Saturday, June 28, 2008

The Inconvenient First Amendment

First, read this repulsive editorial from the Chicago Tribune...yesterday, they were so proud of it they bannered it on their editorial they buried it down in their blog instead of queueing it onto the list of previous editorials...apparently, one of the few adults who still work at the Tribune read it and realized there's nothing quite as embarrassing as adolescent prose from aging hippies:
Repeal the 2nd Amendment

No, we don’t suppose that’s going to happen any time soon. But it should.

The 2nd Amendment to the U.S. Constitution is evidence that, while the founding fathers were brilliant men, they could have used an editor.

A well regulated Militia, being necessary to the security of a free State, the right of the people to keep and bear Arms, shall not be infringed.

If the founders had limited themselves to the final 14 words, the amendment would have been an unambiguous declaration of the right to possess firearms. But they didn’t and it isn’t. The amendment was intended to protect the authority of the states to organize militias. The inartful wording has left the amendment open to public debate for more than 200 years. But in its last major decision on gun rights, in 1939, the U.S. Supreme Court unanimously found that that was the correct interpretation.
Some view this court decision as an affirmation of individual rights. But the damage in this ruling is that it takes a significant public policy issue out of the hands of citizens. The people of Washington no longer have the authority to decide that, as a matter of public safety, they will prohibit handgun possession within their borders.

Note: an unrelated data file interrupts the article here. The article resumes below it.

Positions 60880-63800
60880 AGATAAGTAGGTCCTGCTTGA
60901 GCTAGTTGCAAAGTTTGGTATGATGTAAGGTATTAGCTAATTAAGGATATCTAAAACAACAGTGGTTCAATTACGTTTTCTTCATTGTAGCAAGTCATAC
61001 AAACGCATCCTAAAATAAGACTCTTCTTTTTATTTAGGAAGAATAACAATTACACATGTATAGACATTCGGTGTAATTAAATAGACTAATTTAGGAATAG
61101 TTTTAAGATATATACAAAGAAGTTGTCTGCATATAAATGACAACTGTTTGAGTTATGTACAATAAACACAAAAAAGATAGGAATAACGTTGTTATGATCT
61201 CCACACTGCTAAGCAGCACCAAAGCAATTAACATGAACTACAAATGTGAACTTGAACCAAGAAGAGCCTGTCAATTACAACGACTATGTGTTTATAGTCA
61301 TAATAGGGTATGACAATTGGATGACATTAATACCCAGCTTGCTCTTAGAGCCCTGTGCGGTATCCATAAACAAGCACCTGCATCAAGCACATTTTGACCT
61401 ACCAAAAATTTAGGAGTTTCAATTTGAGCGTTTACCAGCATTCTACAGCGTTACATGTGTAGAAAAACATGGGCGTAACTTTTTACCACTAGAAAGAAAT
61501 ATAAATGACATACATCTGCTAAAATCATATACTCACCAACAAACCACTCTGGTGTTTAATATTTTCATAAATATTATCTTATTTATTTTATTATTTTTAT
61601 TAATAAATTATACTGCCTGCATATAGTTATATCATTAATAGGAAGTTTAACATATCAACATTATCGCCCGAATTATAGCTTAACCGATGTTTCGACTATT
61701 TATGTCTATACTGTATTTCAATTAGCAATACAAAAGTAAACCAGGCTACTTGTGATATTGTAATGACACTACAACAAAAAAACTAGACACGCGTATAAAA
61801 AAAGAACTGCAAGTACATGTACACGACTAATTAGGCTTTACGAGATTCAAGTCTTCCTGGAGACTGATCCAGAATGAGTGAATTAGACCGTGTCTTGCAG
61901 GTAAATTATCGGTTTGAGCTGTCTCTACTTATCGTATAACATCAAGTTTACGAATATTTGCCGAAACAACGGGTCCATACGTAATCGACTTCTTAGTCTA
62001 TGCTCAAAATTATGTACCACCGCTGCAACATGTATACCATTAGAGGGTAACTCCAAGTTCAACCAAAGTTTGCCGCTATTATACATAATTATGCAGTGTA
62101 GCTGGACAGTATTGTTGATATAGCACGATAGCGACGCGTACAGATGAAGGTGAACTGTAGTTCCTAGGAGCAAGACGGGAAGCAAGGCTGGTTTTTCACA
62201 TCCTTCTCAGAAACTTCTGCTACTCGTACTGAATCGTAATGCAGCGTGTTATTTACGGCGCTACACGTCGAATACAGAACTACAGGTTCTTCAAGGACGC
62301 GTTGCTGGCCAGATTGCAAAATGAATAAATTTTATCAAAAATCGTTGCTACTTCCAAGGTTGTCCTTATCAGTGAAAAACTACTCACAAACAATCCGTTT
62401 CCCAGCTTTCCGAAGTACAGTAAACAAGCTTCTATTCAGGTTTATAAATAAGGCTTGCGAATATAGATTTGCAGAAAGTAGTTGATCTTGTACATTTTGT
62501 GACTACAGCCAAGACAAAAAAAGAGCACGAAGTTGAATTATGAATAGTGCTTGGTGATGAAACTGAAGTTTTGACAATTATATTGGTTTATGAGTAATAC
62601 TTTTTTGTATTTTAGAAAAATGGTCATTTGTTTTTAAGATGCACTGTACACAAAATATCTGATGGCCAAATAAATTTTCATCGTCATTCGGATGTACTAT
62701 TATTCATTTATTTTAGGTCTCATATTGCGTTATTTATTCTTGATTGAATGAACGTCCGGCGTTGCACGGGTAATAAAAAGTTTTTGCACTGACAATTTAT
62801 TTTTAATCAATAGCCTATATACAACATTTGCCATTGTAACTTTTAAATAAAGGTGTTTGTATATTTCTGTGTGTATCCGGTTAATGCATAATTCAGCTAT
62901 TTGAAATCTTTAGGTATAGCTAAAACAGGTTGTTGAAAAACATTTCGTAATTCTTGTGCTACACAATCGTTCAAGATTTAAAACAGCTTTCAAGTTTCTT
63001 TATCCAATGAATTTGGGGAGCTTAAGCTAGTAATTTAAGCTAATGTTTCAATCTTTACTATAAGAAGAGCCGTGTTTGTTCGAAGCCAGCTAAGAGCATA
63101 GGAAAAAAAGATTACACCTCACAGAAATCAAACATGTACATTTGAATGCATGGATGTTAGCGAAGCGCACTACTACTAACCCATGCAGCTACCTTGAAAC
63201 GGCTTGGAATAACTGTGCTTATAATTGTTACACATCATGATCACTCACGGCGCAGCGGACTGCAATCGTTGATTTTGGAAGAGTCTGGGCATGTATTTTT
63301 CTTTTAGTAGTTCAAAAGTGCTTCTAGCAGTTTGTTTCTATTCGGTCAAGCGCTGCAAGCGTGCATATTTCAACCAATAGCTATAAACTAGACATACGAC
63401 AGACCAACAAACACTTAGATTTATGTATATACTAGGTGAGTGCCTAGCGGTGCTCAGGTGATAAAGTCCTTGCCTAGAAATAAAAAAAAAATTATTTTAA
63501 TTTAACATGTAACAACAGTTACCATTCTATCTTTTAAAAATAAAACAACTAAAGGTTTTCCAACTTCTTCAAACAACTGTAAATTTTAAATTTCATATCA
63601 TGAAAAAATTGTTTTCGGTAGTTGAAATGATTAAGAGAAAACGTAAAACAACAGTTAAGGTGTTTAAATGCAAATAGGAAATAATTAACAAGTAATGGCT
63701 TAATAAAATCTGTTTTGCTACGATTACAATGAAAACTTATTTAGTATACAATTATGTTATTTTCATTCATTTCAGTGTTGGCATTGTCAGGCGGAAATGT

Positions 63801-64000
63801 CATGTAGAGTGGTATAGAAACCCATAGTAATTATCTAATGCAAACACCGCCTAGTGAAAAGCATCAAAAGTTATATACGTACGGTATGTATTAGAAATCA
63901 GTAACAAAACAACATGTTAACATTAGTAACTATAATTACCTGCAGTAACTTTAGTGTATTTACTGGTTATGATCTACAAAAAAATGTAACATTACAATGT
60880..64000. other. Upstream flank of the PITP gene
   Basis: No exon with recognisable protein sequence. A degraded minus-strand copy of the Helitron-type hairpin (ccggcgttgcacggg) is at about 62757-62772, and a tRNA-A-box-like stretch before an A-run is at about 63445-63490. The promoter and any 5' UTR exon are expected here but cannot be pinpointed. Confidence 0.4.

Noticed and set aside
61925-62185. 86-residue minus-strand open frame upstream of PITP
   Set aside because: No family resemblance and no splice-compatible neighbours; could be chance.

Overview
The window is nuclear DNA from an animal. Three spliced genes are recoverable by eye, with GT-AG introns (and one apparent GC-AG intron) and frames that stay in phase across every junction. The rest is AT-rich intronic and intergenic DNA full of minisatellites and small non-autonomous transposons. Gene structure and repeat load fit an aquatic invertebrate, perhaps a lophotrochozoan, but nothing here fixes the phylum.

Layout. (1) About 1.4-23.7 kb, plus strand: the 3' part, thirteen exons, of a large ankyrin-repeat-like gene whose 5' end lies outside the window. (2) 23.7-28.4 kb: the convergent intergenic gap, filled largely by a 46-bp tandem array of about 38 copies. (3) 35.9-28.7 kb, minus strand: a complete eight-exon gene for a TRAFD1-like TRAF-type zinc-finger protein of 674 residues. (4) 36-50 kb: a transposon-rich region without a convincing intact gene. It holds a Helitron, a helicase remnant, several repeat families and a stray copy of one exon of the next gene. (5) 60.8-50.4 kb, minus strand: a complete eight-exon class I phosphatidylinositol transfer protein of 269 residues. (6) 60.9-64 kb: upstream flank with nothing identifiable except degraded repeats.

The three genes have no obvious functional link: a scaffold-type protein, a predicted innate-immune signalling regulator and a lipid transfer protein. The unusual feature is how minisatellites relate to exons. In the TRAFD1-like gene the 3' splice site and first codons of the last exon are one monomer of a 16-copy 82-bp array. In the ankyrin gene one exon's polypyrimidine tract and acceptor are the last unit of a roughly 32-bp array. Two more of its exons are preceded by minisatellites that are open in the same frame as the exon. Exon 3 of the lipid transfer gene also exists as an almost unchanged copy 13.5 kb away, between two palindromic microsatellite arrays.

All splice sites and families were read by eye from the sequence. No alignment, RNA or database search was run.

Chicago and the nation saw a decline in gun violence over the last decade or so, but recent news has been ominous. The murder rate in Chicago has risen 13 percent this year. Guns are still the weapon of choice for mayhem in the U.S. About 68 percent of all murders in 2006 were committed with a firearms, according to the U.S. Department of Justice.

Repeal the 2nd Amendment? Yes, it’s an anachronism.

We won’t repeal the amendment, but at least we can have that debate.

Want to debate whether crime-staggered cities should prohibit the possession of handguns? The Supreme Court has just said, forget about it.
I call for another debate, and unlike the sad remnants of a once-great newspaper, I don't think we need to repeal the First Amendment, but I think we need to consider reasonable restrictions on only a portion of the media.

While newspapers once filled an important role in society, their day has clearly passed. Cable television and the Internet have surplanted their role as newsgathers on an international, national and local scale. Newspapers no longer serve the function for which they were chartered — news — and instead provide a devisive and often harmful counterpoint to the communities they allegedly serve.